Commonwealth v. Ryan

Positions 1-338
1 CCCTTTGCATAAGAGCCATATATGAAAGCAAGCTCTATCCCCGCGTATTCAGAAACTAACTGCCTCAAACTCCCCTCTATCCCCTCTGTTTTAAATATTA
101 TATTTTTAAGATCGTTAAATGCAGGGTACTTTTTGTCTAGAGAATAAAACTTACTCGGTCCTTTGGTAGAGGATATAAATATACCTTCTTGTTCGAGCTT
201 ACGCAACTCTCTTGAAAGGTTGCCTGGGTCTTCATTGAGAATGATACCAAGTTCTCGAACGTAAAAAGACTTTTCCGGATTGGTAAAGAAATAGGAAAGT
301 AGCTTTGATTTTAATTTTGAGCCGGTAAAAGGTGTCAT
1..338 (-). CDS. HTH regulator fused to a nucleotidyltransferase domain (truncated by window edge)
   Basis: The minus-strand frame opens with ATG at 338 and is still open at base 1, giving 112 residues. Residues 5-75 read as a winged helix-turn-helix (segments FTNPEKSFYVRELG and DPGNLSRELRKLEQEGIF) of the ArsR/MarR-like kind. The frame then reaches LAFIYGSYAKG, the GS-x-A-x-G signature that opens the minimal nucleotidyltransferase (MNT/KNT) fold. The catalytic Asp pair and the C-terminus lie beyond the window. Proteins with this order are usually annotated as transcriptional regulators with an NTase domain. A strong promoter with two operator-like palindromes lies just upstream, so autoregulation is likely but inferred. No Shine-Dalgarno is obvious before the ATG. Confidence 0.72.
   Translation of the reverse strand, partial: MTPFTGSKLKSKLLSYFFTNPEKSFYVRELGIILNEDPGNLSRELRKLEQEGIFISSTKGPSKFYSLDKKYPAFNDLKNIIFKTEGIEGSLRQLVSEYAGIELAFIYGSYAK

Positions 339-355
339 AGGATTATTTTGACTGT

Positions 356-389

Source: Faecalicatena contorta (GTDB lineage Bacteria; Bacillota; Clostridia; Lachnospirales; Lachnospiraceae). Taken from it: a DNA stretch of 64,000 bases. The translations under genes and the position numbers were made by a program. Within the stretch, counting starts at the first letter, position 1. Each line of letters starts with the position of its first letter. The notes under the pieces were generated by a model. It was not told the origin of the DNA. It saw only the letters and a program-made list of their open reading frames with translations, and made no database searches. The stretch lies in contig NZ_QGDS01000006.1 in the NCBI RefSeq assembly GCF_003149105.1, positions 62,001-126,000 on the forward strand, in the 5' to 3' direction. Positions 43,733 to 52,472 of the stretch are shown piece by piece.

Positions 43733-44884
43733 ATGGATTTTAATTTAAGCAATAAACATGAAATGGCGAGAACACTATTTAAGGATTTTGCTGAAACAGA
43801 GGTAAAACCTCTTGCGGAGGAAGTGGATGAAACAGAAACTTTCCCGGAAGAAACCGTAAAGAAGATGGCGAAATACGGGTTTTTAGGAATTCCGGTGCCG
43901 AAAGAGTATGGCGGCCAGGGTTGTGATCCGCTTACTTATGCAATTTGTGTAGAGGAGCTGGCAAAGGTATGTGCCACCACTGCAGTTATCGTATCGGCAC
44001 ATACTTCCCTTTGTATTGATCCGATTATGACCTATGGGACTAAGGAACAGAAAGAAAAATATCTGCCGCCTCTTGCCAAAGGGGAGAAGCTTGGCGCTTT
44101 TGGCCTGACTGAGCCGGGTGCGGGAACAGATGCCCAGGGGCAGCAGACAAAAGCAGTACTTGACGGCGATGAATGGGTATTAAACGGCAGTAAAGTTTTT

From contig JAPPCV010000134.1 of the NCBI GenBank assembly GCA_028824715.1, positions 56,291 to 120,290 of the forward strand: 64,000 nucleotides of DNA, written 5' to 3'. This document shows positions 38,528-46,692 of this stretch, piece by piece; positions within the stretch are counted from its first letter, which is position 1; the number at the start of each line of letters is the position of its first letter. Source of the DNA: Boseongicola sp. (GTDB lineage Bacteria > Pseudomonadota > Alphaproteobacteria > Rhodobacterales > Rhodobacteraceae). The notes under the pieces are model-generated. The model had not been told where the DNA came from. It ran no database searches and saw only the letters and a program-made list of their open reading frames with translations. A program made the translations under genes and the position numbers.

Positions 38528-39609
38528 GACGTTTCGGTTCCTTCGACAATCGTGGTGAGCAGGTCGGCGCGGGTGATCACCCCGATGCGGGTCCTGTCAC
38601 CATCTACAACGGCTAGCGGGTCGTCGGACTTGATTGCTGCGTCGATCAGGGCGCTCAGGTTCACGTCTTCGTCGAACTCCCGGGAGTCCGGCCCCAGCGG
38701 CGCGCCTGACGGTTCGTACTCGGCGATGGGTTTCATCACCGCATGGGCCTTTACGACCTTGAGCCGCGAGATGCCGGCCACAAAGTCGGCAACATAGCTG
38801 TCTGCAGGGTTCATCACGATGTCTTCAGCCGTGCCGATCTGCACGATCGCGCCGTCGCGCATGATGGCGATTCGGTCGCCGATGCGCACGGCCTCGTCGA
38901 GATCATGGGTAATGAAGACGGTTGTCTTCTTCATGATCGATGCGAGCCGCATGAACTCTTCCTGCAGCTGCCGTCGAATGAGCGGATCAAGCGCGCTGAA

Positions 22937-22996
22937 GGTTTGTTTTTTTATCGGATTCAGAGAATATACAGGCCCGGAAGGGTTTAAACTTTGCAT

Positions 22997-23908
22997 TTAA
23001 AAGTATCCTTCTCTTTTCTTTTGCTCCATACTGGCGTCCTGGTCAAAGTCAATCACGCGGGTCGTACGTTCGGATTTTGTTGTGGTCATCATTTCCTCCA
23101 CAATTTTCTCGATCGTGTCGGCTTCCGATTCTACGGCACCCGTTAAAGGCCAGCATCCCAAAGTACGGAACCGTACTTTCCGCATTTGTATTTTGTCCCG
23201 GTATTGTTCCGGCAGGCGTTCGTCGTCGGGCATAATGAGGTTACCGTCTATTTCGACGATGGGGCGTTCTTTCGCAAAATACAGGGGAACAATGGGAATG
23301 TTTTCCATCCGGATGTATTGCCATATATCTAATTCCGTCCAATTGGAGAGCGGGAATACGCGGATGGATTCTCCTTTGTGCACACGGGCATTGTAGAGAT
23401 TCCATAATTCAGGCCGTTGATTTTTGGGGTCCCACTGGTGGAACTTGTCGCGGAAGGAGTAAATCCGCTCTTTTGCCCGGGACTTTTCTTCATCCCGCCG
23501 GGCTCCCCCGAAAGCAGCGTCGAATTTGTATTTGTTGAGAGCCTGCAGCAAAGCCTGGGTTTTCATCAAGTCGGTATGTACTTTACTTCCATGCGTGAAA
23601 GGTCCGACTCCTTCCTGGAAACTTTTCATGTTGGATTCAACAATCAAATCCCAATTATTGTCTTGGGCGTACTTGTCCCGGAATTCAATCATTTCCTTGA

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NOTICE: All slip opinions and orders are subject to formal revision and are superseded by the advance sheets and bound volumes of the Official Reports. If you find a typographical error or other formal error, please notify the Reporter of Decisions, Supreme Judicial Court, John Adams Courthouse, 1 Pemberton Square, Suite 2500, Boston, MA, 02108-1750; (617) 5571030; SJCReporter@sjc.state.ma.us 17-P-642 Appeals Court COMMONWEALTH vs. KATHERINE L. RYAN. No. 17-P-642. Middlesex. Present: March 1, 2018. - June 28, 2018. Green, C.J., Sacks, & Shin, JJ. Assault and Battery. Larceny. Practice, Criminal, Argument by prosecutor, Assistance of counsel. Words, "Bodily injury." Complaints received and sworn to in the Marlborough Division of the District Court Department on January 8 and 14, 2015. The cases were tried before Michael L. Fabbri, J. Cory S. Arter for the defendant. Lindsay Russell, Assistant District Attorney, for the Commonwealth. SHIN, J. A jury convicted the defendant of assault and battery causing bodily injury on a person sixty years of age or older, in violation of G. L. c. 265, § 13K(b), and larceny of property with a value exceeding $250 from a person sixty years of age or older, in violation of G. L. c. 266, § 30(5). On 2 appeal she argues that the Commonwealth failed to prove that the victim suffered a "bodily injury" within the meaning of G. L. c. 265, § 13K(b), that her larceny conviction cannot stand because the Commonwealth failed to disprove her claim of honest yet mistaken belief, that the prosecutor misstated the evidence in his closing argument, and that her trial counsel was ineffective. Construing the term "bodily injury," defined in G. L. c. 265, § 13K(a), as an injury that considerably or significantly compromises the usual functioning of any part of a victim's body, we conclude that the evidence was sufficient to support the defendant's conviction under § 13K(b). As we also reject the defendant's remaining arguments, we affirm. Background. We summarize the evidence and the reasonable inferences therefrom in the light most favorable to the Commonwealth. 677 (1979). in 2007. See Commonwealth v. Latimore, 378 Mass. 671, 676The victim was born in 1936 and met the defendant Their relationship started as a romantic one but evolved into "a friendship type thing." Throughout the course of their relationship, the defendant often stayed at the victim's home, sometimes up to a week at a time. From November of 2013 to January of 2015, the victim noticed that there were unauthorized withdrawals and other transactions on each of his monthly debit card statements. total, the unauthorized charges amounted to several thousand In 3 dollars. The victim had not given the defendant permission to use his card during this period1 and questioned her multiple times about the charges, telling her that he "was getting behind on his bills." Each time, the defendant admitted using the card but said that she did so only after checking the account balance to ensure that enough funds were available. On December 12, 2014, while at the defendant's apartment, the victim again questioned her about the money missing from his account. As the victim was preparing to leave, the defendant "blindsided" him and hit him from behind with a "tremendous . . . blow," causing him to fall to the hardwood floor. The victim "was in great pain" and felt "a burning sensation in the lower back and . . . hip area." He spent two to three hours at the hospital, where he was diagnosed with an elbow abrasion and hip contusion and was prescribed pain medication. Although hospital staff wanted him to use a walker, the victim declined because he wanted to stay as "mobile as [he] possibly could." In mid- to late December of 2014, the victim's neighbor observed that he "seemed to be deteriorating as far as walking"; he "was limping a lot," "seemed to be in a lot of pain," and "would take . . . about [fifteen] minutes to get up [a twenty- Before November of 2013, the victim permitted the defendant to use the card approximately six times to make small purchases. 1 4 foot] driveway." According to the neighbor, the victim did not exhibit these symptoms during the first half of the month. An officer investigating the incident in late December of 2014 likewise observed that the victim "was very slow, had a limp, [and] looked like he was injured." Ultimately, it took several weeks before the victim's pain subsided and he started regaining mobility on his injured side. Discussion. 1. "Bodily injury." General Laws c. 265, § 13K, proscribes assault and battery on an elderly person2 or a person with a disability and sets out three levels of penalties based on the severity of the bodily injury sustained. See G. L. c. 265, § 13K(a1/2) (assault and battery); G. L. c. 265, § 13K(b) (assault and battery causing "bodily injury"); G. L. c. 265, § 13K(c) (assault and battery causing "serious bodily injury"). The relevant provision here, § 13K(b), inserted by St. 1995, c. 297, § 4, provides that "[w]hoever commits an assault and battery upon an elder or person with a disability and by such assault and battery causes bodily injury shall be punished." "Bodily injury" is defined as a "substantial impairment of the physical condition, including, but not limited to, any burn, fracture of any bone, subdural hematoma, injury to An "[e]lder" is "a person sixty years of age or older." G. L. c. 265, § 13K(a), inserted by St. 1995, c. 297, § 4. 2 5 any internal organ, or any injury which occurs as the result of repeated harm to any bodily function or organ, including human skin." G. L. c. 265, § 13K(a), inserted by St. 1995, c. 297, § 4. At issue is the degree of severity required for an injury to constitute a "substantial impairment of the physical condition" within the meaning of §§ 13K(a) and (b). In construing this phrase, we look first to the statute's plain language and will give "'effect consistent with its plain meaning and in light of the aim of the Legislature' unless to do so would achieve an 'absurd' or 'illogical' result." Commonwealth v. Scott, 464 Mass. 355, 358 (2013), quoting from Sullivan v. Brookline, 435 Mass. 353, 360 (2001). As a general matter, "[w]ords and phrases shall be construed according to the common and approved usage of the language." Scott, 464 Mass. at 358, quoting from Opinion of the Justices, 313 Mass. 779, 781782 (1943). "[T]echnical terms," however, "should be read in a manner that is consistent with [their technical] meaning." Ibid. In Scott the Supreme Judicial Court, interpreting "impairment" as used in G. L. c. 265, § 13A(b)(i),3 concluded Scott concerned a conviction of assault and battery causing "serious bodily injury" under § 13A(b)(i). Scott, 464 Mass. at 358. The meaning of "impairment" was at issue because G. L. c. 265, § 13A(c), as appearing in St. 2002, c. 35, § 1, 3 6 that the word "draws its meaning from the medical context, where definitions emphasize an injury's impact on the structure of a part of the victim's anatomy and its ability to serve its usual role in the body." Scott, 464 Mass. at 358. We likewise conclude that "impairment" in § 13K(a) derives from the medical context, as we presume that the Legislature intended the word to have a consistent meaning throughout the statutory sections criminalizing assault and battery. See Commonwealth v. Wynton W., 459 Mass. 745, 747 (2011), quoting from Insurance Rating Bd. v. Commissioner of Ins., 356 Mass. 184, 188-189 (1969) ("Where the Legislature uses the same words in several sections which concern the same subject matter, the words 'must be presumed to have been used with the same meaning in each section'"). Thus, drawing from the definition in Scott, we construe "impairment of the physical condition" to mean damage to any body part that "compromise[s] its ability to perform its function in the victim's body." Scott, 464 Mass. at 359. In determining what degree of impairment is required, we are guided by the neighboring word "substantial." See Commonwealth v. Magnus M., 461 Mass. 459, 462 (2012), quoting from Commonwealth v. Brooks, 366 Mass. 423, 428 (1974) ("We defines "serious bodily injury" to include "bodily injury that results in . . . loss or impairment of a bodily function, limb or organ." 7 . . . interpret 'words in a statute . . . in light of the other words surrounding them'"). We give "substantial" its usual and accepted meaning, which is "considerable in quantity" or "significantly great." Merriam-Webster's Collegiate Dictionary 1245 (11th ed. 2005). A "substantial impairment of the physical condition" therefore occurs where an injury considerably or significantly compromises the usual functioning of any part of the victim's body. Contrary to the defendant's assertion, the statute does not require the Commonwealth to prove that the victim suffered one of the enumerated examples of "bodily injury," such as a burn or fracture. The enumeration is illustrative, see Scott, 464 Mass. at 359, but plainly nonexclusive, as shown by the preceding phrase, "including but not limited to." G. L. c. 265, § 13K(a). In trying to evade this plain language, the defendant relies on Commonwealth v. Chapman, 433 Mass. 481 (2001), in particular, on its statement that G. L. c. 265, § 13J,4 "defines the bodily injuries the Legislature intended to be punishable under the This statute proscribes assault and battery on a child and defines "bodily injury" as a "substantial impairment of the physical condition including any burn, fracture of any bone, subdural hematoma, injury to any internal organ, any injury which occurs as the result of repeated harm to any bodily function or organ including human skin or any physical condition which substantially imperils a child's health or welfare." G. L. c. 265, § 13J(a), inserted by St. 1993, c. 340, § 2. 4 8 statute, i.e., burns, fractures, injuries to internal organs, [and] perilous physical conditions." Chapman, 433 Mass. at 484. The defendant suggests that the court's use of "i.e." means that it determined the enumerated examples to be exclusive. We do not believe, however, that the court intended for "including," which precedes the enumeration in § 13J(a), to have no meaning. Rather, the court's statement is best read in light of the last item it listed, "perilous physical conditions," which is a general term that does not limit the statutory definition to any specific type of injury. Indeed, the court went on to conclude that the victim's injury, asphyxiation, constituted a "substantial impairment of the physical condition" without analyzing whether it fell within one of the enumerated examples. Ibid. We also reject the defendant's suggestion that the degree of impairment required for a conviction under § 13K(b) is comparable to what is required by Scott. Again, Scott concerned a conviction of assault and battery resulting in "serious bodily injury." 464 Mass. at 358. As § 13K(c) provides for enhanced penalties for assault and battery on an elder causing "serious bodily injury,"5 it is plain that an impairment of some lesser gravity will qualify as a "bodily injury" under § 13K(b). Section 13K(a), defines "serious bodily injury" as "bodily injury which results in a permanent disfigurement, protracted 5 9 At the same time, we reject the Commonwealth's position that any injury qualifies as a "bodily injury" so long as it is more than merely "transient and trifling." In the case on which the Commonwealth relies, Commonwealth v. Burno, 396 Mass. 622 (1986), the defendant was convicted of assault and battery by means of a dangerous weapon under a theory of reckless conduct. Id. at 625. Proof of injury is relevant under that theory because the reckless act plus actual physical injury are deemed to "substitute[] for (or . . . allow the 'inference' of) intentional conduct." 271, 274 (1983). Commonwealth v. Welch, 16 Mass. App. Ct. It was in this context, divorced from any statutory language, that the Burno court adopted the standard of "more than transient and trifling." 396 Mass. at 627. The Burno standard therefore does not control the question of statutory interpretation before us. Cf. Scott, 464 Mass. at 359 ("We . . . reject the standard urged by the Commonwealth, that any injury will constitute an 'impairment' under G. L. c. 265, § 13A, if it is 'more than merely transient and trifling'"). To establish a "bodily injury" under § 13K(b), the Commonwealth has the higher burden of proving a "substantial loss or impairment of a bodily function, limb or organ, or a substantial risk of death." This definition is nearly identical to the one analyzed in Scott. Compare G. L. c. 265, § 13K(a), with G. L. c. 265, § 13A(c). 10 impairment of the physical condition," which again we interpret as an injury to any body part that considerably or significantly compromises its usual bodily function. The injury must be comparable in gravity to one of the enumerated examples -- "any burn, fracture, subdural hematoma, injury to any internal organ, or any injury which occurs as the result of repeated harm to any bodily function or organ, including human skin," G. L. c. 265, § 13K(a) -- but need not rise to the level of a "serious bodily injury." See Scott, 464 Mass. at 359 ("degree of 'impairment' contemplated by [§ 13A(c)] is best understood when considered with" surrounding words and clauses). Cf. Zoning Bd. of Appeals v. Housing Appeals Comm., 457 Mass. 748, 757 (2010) ("general phrase 'conditions and requirements' . . . cabined by the specific examples that follow it to conditions of the same or similar kind"). We turn to whether the evidence was sufficient in this case to prove that the victim suffered a "bodily injury." conclude that it was. We The victim's hip injury was severe enough to cause him pain and hamper his mobility for several weeks, so much so that he needed fifteen minutes just to walk twenty feet. This permitted the jury to find that the injury constituted a "substantial impairment of the physical condition," as it significantly compromised the functioning of the victim's hip in his body. Cf. Chapman, 433 Mass. at 484 ("Asphyxiation, like 11 malnutrition or dehydration, may cause a substantial impairment of the physical condition" and thus "is a bodily injury within the meaning of § 13J(a)"). 2. Honest but mistaken belief. The defendant challenges her larceny conviction on the premise that the Commonwealth failed to disprove her claim that she honestly believed she had permission to use the victim's debit card. belief is an affirmative defense to larceny. Honest but mistaken See Commonwealth v. Liebenow, 470 Mass. 151, 160 (2014); Commonwealth v. St. Hilaire, 470 Mass. 338, 348 (2015). To raise the defense, the defendant has the burden of production, which is satisfied if "'any view of the evidence' would support a factual finding that the defendant honestly believed he or she had a legal right to take [the] property." St. Hilaire, 470 Mass. at 348, quoting from Liebenow, 470 Mass. at 156. If the defendant meets his or her burden, the burden shifts to the Commonwealth to disprove the defense. See St. Hilaire, 470 Mass. at 349. In this case the defendant failed to preserve the defense because she did not give notice of it in accordance with Mass.R.Crim.P. 14(b)(3), as appearing in 442 Mass. 1518 (2004). That rule requires a defendant intending to rely on "a defense based upon a . . . claim of authority" to so notify the Commonwealth before trial and file a copy of the notice with the clerk of the court. A defendant who intends to raise a defense 12 of honest belief "is required to follow the mandate of rule 14(b)(3)." (2006). Commonwealth v. Vives, 447 Mass. 537, 542 n.4 See Reporter's Notes to Rule 14(b)(3) (Revised 2004), Massachusetts Rules of Court, Rules of Criminal Procedure, at 163 (Thomson Reuters 2018) ("A 'claim of authority' is an assertion that the claimant has received an express or implied right to do an act from one lawfully empowered to grant such right"). The defendant's failure to do so here means that "claim of authority" was "unavailable [to her] as a defense." Commonwealth v. O'Connell, 438 Mass. 658, 665 (2003). In any event, even assuming the defendant adequately raised the defense, the Commonwealth provided sufficient evidence to disprove it.6 The victim testified that he did not give the Although not requested by the defendant, the judge gave the following instruction on honest but mistaken belief: "If the defendant took another person's property in an honest belief that she had a legal right to do so, then you must find the defendant not guilty, even if that belief was in fact mistaken, because she then lacked the intent to steal." This tracks the District Court's model jury instruction except that the judge, correctly in accordance with Liebenow, 470 Mass. at 158-161 & n.14, omitted the part of the model instruction requiring the defendant's belief to be "reasonable." Instruction 8.520 of the Criminal Model Jury Instructions for Use in the District Court (Supplemental Instruction No. 7) (2009). We note that the model instruction has not been revised to conform with Liebenow. We also note that the model instruction does not include language explaining the requirement that, if the defendant has met his or her burden of production, the Commonwealth must prove beyond a reasonable doubt that the defendant did not honestly believe that he or she had the right to take the property. See Vives, 447 Mass. at 541; St. Hilaire, 470 Mass. at 348-349. Cf. Instruction 9.260 of the Criminal Model Jury Instructions for 6 13 defendant permission to use his debit card from November of 2013 to the beginning of 2015, which is when the unauthorized charges appeared on his account. He also testified that, during that period, he questioned the defendant numerous times about the missing money and told her that he was falling behind on his bills. Furthermore, before November of 2013, the victim had permitted the defendant to use the card on only a handful of occasions to make small purchases, yet the total of the unauthorized charges amounted to thousands of dollars. A rational jury could have rejected the defendant's claim of honest belief based on this evidence. See Liebenow, 470 Mass. at 161 ("Evidence of reasonableness may . . . be considered by the jury to assist in their determination whether to credit a defendant's honest belief"). Use in the District Court (2009) ("If evidence of self-defense is present, the Commonwealth must prove beyond a reasonable doubt that the defendant did not act in self-defense"). Here, the adequacy of the judge's instruction is not before us. While the defendant claims that her attorney was ineffective for failing to request an instruction explaining these shifting burdens, she raises no independent challenge to the instruction itself. And had she raised such a challenge, we would examine the instruction in light of the charge as a whole, which made plain the Commonwealth's burden of proving beyond a reasonable doubt each element of the crime, including specific intent to steal. In similar circumstances the court in Vives, 447 Mass. at 542-543, deemed the judge's instruction on honest belief to be adequate. 14 3. Closing argument. The defendant next contends that the prosecutor's statement during summation that "the defendant admitted to everything" mischaracterized the evidence.7 Because the defendant did not object, we review any error for a substantial risk of a miscarriage of justice. See Commonwealth v. St. Louis, 473 Mass. 350, 359 (2015). We see no error. The prosecutor immediately went on to state that the defendant "admitted that she did push [the victim] when the [investigating officer] called her" and "admitted to [the victim] numerous times that she took the money out of his account." the evidence. These statements were firmly grounded in While the prosecutor's comment that the defendant admitted to "everything" was perhaps hyperbolic, it does not warrant reversal. See Commonwealth v. Sylvia, 456 Mass. 182, 195 (2010), quoting from Commonwealth v. Ruiz, 442 Mass. 826, 835 (2004) ("Excusable hyperbole is not a ground for reversal, and the jury are presumed to have a certain measure of sophistication in sorting out excessive claims on both sides"). 4. Ineffective assistance of counsel. We need not dwell on the defendant's argument that her trial counsel was The defendant also suggests that the prosecutor misstated the evidence when he argued that the defendant took the money with "no intention to pay it back, because . . . she kept doing it." She does not develop this argument further, and we decline to address it. 7 15 ineffective.8 An ineffective assistance claim "made on the trial record alone is the weakest form of such a challenge because it is bereft of any explanation by trial counsel for his actions and suggestive of strategy contrived by a defendant viewing the case with hindsight." 210 n.5 (2002). Commonwealth v. Peloquin, 437 Mass. 204, Such claims may be resolved on direct appeal, as opposed to on a motion for new trial, only where "the factual basis of the claim appears indisputably on the trial record." Commonwealth v. Zinser, 446 Mass. 807, 811 (2006), quoting from Commonwealth v. Adamides, 37 Mass. App. Ct. 339, 344 (1994). This is not such a case. We have no affidavit from counsel, and the record does not indisputably establish that his strategy was either manifestly unreasonable or "deprived the defendant of an otherwise available, substantial ground of defence." Commonwealth v. Saferian, 366 Mass. 89, 96 (1974). Judgments affirmed. The defendant challenges the following aspects of trial counsel's performance: (1) his failure to request an honest belief instruction that explained the parties' shifting burdens; (2) his failure to object to the prosecutor's closing argument; and (3) his eliciting of, and failing to move to strike, testimony that the defendant has a "history of drug abuse." 8